Leadership Resources’ passion is to prepare the Bride for her wedding day. Look again at Revelation 19:7-8.

Let us rejoice and exult and give him the glory, for the marriage of the Lamb has come, and his Bride has made herself ready; it was granted her to clothe herself with fine linen, bright and pure—for the fine linen is the righteous deeds of the saints.

Look at that last phrase. The Bride of Christ will have a gorgeous wedding dress…she’ll be adorned with the righteous deeds of the saints. Of course, she will be clothed in the righteousness in Christ. But this text tells us she will also be clothed with her own righteous deeds.

So how beautiful will the Bride be on that day?

We don’t know yet.

It depends…on how believers live out their faith…. on how many acts of love they perform. It depends on how faithfully God’s people proclaim the gospel. It depends on the purity and health and vitality of millions of churches around the world.

How beautiful will the Bride of Christ be?

It depends, to a large degree, on pastors. Pastors are critical to the process of beautifying the Bride. As they shepherd and lead and teach, as they encourage and comfort, as they correct and rebuke and train in righteousness. You could define a pastor’s job this way: he is a bridal attendant whose job is to ensure that the Bride is ravishingly beautiful on her wedding day.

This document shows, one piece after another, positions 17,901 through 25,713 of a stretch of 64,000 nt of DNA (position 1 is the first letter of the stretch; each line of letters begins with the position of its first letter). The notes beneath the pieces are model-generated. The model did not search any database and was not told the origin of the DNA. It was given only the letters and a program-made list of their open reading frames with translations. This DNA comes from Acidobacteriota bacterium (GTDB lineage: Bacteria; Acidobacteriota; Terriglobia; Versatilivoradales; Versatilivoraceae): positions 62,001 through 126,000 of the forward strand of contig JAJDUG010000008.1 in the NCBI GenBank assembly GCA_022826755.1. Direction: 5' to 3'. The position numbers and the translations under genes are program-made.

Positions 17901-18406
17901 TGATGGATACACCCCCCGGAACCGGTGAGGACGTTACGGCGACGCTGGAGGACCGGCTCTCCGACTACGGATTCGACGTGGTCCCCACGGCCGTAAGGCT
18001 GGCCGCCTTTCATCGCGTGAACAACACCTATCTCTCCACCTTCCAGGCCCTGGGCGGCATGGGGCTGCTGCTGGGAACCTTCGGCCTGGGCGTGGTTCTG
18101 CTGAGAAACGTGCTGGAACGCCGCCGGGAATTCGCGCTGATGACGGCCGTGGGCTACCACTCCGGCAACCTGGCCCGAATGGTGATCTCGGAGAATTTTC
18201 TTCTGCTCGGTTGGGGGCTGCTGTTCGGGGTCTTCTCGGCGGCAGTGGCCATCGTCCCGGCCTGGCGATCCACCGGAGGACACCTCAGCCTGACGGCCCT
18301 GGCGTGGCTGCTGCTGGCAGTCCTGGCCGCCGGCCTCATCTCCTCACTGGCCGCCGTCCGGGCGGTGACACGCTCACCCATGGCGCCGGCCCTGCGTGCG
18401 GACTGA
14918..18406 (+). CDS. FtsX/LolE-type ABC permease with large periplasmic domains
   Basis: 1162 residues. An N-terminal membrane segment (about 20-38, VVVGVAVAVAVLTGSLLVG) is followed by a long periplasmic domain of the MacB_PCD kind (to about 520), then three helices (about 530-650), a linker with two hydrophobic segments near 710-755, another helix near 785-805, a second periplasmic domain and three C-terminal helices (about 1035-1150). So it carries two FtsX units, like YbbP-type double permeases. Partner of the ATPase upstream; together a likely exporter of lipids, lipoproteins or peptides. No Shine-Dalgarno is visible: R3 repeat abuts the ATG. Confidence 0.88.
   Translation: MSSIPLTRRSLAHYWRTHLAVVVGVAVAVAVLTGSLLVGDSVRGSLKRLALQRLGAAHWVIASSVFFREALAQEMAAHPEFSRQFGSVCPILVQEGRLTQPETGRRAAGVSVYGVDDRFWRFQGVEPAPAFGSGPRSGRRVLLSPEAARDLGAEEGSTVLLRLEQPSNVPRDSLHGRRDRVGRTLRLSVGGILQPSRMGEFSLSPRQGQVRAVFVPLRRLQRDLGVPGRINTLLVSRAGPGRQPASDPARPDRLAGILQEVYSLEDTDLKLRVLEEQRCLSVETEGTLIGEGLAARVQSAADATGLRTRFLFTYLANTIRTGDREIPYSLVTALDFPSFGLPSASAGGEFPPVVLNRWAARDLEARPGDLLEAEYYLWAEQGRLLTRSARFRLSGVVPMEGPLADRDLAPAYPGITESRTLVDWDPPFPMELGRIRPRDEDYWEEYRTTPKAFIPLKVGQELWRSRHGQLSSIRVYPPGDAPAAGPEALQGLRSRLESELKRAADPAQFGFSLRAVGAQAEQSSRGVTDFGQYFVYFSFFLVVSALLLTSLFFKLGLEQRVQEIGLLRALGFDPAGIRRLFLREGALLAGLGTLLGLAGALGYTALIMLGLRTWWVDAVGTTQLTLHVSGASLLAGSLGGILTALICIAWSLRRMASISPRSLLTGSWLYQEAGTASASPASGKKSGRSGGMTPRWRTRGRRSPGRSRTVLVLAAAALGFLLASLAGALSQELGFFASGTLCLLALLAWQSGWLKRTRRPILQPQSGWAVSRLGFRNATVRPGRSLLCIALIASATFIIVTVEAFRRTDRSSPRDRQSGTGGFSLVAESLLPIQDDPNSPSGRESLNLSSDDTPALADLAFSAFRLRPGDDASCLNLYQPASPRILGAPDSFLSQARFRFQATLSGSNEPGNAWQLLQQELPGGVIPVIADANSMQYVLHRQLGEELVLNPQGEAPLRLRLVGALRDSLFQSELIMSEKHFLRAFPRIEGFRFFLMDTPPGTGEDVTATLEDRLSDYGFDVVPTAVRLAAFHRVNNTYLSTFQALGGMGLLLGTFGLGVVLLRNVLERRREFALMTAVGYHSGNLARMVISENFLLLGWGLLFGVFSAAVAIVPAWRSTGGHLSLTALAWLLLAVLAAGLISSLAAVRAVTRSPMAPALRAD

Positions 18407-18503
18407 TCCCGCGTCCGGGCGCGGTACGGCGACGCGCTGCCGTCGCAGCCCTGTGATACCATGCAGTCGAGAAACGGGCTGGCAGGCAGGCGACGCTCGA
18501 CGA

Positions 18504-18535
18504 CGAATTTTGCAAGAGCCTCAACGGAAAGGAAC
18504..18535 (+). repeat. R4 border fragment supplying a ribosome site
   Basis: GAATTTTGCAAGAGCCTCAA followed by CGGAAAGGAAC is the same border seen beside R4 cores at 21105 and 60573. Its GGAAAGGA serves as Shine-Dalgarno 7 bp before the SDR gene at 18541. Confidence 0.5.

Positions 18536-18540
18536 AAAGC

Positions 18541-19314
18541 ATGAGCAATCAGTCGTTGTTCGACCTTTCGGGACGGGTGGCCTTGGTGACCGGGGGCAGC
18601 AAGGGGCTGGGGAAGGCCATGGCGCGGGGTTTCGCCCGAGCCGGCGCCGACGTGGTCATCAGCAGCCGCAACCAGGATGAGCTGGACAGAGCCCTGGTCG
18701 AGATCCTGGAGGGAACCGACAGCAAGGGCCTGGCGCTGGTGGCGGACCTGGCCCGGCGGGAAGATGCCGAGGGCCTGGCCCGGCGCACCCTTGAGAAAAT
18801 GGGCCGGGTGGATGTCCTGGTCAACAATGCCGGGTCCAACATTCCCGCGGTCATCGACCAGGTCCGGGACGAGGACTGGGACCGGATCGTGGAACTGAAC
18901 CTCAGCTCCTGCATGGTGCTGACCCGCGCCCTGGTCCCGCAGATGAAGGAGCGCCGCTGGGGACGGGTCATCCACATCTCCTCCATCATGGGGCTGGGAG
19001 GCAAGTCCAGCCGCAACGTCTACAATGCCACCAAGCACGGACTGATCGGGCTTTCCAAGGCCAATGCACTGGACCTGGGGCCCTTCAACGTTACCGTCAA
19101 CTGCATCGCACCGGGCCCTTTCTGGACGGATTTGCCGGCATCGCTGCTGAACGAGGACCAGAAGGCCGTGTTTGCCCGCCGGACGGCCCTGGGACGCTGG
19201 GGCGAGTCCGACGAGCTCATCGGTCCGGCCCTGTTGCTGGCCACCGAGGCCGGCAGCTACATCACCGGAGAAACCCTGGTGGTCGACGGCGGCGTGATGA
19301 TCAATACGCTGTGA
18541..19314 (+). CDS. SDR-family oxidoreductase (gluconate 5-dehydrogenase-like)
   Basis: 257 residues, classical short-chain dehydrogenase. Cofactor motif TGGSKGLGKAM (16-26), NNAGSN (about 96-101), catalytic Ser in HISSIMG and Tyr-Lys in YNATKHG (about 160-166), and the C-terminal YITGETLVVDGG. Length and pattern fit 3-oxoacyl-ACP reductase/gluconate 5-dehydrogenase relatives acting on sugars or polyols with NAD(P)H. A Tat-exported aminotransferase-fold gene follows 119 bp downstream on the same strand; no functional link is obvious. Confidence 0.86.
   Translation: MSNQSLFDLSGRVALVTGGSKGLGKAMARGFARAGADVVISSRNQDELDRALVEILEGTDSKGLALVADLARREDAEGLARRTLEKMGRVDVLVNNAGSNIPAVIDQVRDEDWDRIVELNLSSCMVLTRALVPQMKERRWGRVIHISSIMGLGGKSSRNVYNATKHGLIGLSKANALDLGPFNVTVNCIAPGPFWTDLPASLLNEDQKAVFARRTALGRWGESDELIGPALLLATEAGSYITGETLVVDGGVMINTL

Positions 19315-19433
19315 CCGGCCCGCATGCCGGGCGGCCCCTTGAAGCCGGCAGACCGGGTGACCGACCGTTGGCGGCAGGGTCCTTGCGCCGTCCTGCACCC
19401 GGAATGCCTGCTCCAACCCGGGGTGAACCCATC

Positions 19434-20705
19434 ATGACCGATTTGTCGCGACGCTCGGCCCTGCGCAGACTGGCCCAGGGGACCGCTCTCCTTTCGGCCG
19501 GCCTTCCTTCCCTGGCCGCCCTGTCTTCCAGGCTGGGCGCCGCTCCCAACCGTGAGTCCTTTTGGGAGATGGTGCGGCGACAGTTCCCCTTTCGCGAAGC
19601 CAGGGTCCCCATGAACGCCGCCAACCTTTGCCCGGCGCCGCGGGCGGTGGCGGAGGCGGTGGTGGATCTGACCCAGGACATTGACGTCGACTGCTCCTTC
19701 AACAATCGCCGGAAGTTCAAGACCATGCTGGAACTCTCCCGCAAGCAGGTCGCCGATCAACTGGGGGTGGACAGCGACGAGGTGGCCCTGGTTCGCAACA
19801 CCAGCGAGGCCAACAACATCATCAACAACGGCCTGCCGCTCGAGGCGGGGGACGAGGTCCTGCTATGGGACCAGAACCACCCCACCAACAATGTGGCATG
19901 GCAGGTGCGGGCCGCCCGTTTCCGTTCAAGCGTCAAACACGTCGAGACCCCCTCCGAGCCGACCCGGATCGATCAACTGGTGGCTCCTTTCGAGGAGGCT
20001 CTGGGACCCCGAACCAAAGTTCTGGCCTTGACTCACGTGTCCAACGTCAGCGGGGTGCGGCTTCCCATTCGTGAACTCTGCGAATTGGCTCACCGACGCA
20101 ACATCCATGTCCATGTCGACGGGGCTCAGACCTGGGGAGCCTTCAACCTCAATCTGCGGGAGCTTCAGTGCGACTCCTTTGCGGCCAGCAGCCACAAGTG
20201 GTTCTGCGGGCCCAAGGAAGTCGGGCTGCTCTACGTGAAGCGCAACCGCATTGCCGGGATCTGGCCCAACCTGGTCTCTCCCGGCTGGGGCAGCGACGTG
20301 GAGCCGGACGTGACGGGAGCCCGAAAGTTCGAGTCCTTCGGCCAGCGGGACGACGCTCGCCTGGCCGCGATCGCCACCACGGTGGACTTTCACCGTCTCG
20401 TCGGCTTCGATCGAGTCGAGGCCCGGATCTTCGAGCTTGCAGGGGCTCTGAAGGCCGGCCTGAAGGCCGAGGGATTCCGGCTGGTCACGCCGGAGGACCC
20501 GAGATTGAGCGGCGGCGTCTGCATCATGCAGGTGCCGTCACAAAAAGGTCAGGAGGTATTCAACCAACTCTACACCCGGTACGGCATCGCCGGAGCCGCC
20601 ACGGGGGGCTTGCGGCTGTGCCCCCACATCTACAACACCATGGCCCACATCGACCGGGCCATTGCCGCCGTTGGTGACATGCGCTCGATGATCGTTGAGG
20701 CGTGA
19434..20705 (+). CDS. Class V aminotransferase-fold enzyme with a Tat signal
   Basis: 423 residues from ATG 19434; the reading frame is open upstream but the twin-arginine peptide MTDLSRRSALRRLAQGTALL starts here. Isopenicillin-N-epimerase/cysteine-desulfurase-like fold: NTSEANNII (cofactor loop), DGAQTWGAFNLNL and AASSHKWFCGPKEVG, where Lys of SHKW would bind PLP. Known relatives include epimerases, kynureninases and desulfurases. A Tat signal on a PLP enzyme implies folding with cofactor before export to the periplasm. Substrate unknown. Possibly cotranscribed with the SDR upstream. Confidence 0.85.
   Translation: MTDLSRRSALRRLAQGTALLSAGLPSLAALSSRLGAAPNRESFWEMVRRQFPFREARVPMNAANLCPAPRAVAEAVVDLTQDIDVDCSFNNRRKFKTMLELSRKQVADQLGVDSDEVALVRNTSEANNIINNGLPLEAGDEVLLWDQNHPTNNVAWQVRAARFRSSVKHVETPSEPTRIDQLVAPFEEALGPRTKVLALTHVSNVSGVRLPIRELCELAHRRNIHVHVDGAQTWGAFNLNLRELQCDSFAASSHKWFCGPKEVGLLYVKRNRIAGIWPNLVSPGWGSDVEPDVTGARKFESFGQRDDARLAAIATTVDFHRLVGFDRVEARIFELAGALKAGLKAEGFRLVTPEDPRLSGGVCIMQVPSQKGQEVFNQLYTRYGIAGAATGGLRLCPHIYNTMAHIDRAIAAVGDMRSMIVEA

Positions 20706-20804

That’s why we invest in pastors. So the Bride of Christ might be even more ravishing on that Day.

God is using the gifts of you, our partners, to equip and encourage pastors like George, Francis, Noah, and Rolando. These pastor-trainers are equipping other faithful men in their areas so that the believers there might walk in the good works that God has prepared for them, so their lives might be filled with righteous deeds.

At any wedding, all eyes are on the beautiful Bride. As we live and serve and give, we can help prepare the Bride of Christ for her great Bridegroom! Of course, we all agree: Christ is worthy to have the most stunningly beautiful bride.

What an honor and privilege it is for all of us to be a part of that process. You can play an active role today in helping make the worldwide Bride of Christ even more beautiful. Let that sink in. It’s true! We will use your gift this month to help equip bridal attendants (pastors) to prepare the Bride for that Great Day!

craig-parroWith gratitude in Christ,

Craig Parro

PS: Your gift, given in love, will be yet another “righteous deed of the saints.” Your very act of giving beautifies the Bride. What a motivation to generosity!